The Gods of Mars

By Edgar Rice Burroughs

Page 61

thing you have just learned," she continued, "has led to
as erroneous deductions as the first you are little richer in knowledge
than you were before."

"The other," I replied, "is that our dusky friend here does not hail
from the nearer moon--he was like to have died at a few thousand feet
above Barsoom. Had we continued the five thousand miles that lie
between Thuria and the planet he would have been but the frozen memory
of a man."

Phaidor looked at the black in evident astonishment.

"If you are not of Thuria, then where?" she asked.

He shrugged his shoulders and turned his eyes elsewhere, but did not

The girl stamped her little foot in a peremptory manner.

"The daughter of Matai Shang is not accustomed to having her queries
remain unanswered," she said. "One of the lesser breed should feel
honoured that a member of the holy race that was born to inherit life
eternal should deign even to notice him."

Again the black smiled that wicked, knowing smile.

"Xodar, Dator of the First Born of Barsoom, is accustomed to give
commands, not to receive them," replied the black pirate. Then,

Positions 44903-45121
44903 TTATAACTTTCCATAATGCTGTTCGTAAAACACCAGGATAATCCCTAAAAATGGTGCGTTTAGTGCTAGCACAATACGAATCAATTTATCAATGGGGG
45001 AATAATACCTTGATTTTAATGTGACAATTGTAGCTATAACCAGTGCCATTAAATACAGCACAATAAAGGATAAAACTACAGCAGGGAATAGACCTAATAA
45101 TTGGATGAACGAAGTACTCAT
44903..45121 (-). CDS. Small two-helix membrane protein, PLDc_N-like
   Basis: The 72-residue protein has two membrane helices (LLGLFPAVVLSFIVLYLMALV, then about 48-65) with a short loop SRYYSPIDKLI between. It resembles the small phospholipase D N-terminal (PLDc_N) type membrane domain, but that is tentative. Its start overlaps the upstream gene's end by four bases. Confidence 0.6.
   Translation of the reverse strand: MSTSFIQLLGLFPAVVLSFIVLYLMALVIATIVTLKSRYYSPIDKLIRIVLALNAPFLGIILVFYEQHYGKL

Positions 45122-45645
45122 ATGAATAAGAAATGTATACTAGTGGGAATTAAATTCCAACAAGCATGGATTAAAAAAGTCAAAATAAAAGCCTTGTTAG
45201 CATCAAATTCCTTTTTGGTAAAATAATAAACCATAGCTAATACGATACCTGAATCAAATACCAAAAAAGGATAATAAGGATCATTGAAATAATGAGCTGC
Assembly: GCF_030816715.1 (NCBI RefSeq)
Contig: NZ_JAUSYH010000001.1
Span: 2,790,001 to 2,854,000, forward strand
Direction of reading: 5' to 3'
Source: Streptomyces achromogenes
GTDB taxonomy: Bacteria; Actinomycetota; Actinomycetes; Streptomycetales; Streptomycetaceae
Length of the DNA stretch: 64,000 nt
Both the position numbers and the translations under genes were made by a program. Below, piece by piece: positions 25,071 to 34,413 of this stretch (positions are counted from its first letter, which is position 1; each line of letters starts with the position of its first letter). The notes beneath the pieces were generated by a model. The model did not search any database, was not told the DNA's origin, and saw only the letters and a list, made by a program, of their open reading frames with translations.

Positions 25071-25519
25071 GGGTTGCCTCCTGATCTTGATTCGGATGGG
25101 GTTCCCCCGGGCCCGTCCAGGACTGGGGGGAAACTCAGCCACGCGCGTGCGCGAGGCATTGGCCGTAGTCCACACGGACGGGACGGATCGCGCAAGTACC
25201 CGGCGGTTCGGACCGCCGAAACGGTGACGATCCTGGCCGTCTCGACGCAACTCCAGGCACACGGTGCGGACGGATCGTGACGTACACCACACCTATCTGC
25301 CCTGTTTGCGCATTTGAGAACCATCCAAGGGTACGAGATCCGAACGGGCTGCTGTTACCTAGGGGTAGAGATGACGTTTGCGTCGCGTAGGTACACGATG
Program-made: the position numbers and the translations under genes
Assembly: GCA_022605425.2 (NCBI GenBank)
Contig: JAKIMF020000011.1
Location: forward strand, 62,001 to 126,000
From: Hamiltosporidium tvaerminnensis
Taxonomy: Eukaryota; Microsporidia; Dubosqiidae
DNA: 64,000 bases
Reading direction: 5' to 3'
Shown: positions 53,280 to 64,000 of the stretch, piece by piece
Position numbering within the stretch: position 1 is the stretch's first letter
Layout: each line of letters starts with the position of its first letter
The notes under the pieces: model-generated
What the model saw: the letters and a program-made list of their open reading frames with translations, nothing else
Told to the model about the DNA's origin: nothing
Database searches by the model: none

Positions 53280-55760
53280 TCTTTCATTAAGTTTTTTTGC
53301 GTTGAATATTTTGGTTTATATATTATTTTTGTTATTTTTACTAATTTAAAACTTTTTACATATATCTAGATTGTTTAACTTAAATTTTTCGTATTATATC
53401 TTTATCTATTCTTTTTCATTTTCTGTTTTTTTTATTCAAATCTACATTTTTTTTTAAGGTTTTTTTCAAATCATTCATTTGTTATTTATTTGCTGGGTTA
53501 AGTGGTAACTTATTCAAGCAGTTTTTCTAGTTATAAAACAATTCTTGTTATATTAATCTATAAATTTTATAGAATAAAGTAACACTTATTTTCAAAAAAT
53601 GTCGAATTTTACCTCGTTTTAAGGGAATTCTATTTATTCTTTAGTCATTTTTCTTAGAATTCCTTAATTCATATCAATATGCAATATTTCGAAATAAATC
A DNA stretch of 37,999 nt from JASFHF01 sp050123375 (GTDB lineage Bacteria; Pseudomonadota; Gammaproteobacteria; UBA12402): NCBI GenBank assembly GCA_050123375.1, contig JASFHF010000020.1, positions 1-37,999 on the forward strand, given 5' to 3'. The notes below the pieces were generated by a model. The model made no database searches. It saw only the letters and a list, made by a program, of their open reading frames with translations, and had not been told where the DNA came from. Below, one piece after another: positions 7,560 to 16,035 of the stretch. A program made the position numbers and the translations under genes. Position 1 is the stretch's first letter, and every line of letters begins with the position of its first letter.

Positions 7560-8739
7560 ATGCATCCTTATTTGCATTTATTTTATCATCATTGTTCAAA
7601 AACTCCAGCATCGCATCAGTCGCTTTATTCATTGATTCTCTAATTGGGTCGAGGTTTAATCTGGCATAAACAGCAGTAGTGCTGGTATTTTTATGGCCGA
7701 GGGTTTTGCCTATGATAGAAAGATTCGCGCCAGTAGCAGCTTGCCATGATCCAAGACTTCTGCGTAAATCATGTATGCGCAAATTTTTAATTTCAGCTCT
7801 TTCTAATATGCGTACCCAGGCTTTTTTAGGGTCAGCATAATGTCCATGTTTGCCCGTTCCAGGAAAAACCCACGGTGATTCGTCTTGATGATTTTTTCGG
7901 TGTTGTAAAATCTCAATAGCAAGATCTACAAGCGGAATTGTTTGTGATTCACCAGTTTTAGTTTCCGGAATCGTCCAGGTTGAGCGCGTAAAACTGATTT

turning to me, "What are your intentions concerning me?"

"I intend taking you both back to Helium," I said. "No harm will come
to you. You will find the red men of Helium a kindly and magnanimous
race, but if they listen to me there will be no more voluntary
pilgrimages down the river Iss, and the impossible belief that they
have cherished for ages will be shattered into a thousand pieces."

"Are you of Helium?" he asked.

"I am a Prince of the House of Tardos Mors, Jeddak of Helium," I
replied, "but I am not of Barsoom. I am of another world."

Xodar looked at me intently for a few moments.

"I can well believe that you are not of Barsoom," he said at length.
"None of this world could have bested eight of the First Born
single-handed. But how is it that you wear the golden hair and the
jewelled circlet of a Holy Thern?" He emphasized the word holy with a
touch of irony.

"I had forgotten them," I said. "They are the spoils of conquest," and
with a sweep of my hand I removed the disguise from my head.

When the black's eyes fell on my close-cropped black hair they opened
in astonishment. Evidently he had looked for the bald pate of a thern.

"You are indeed of another world," he said, a touch of awe in his

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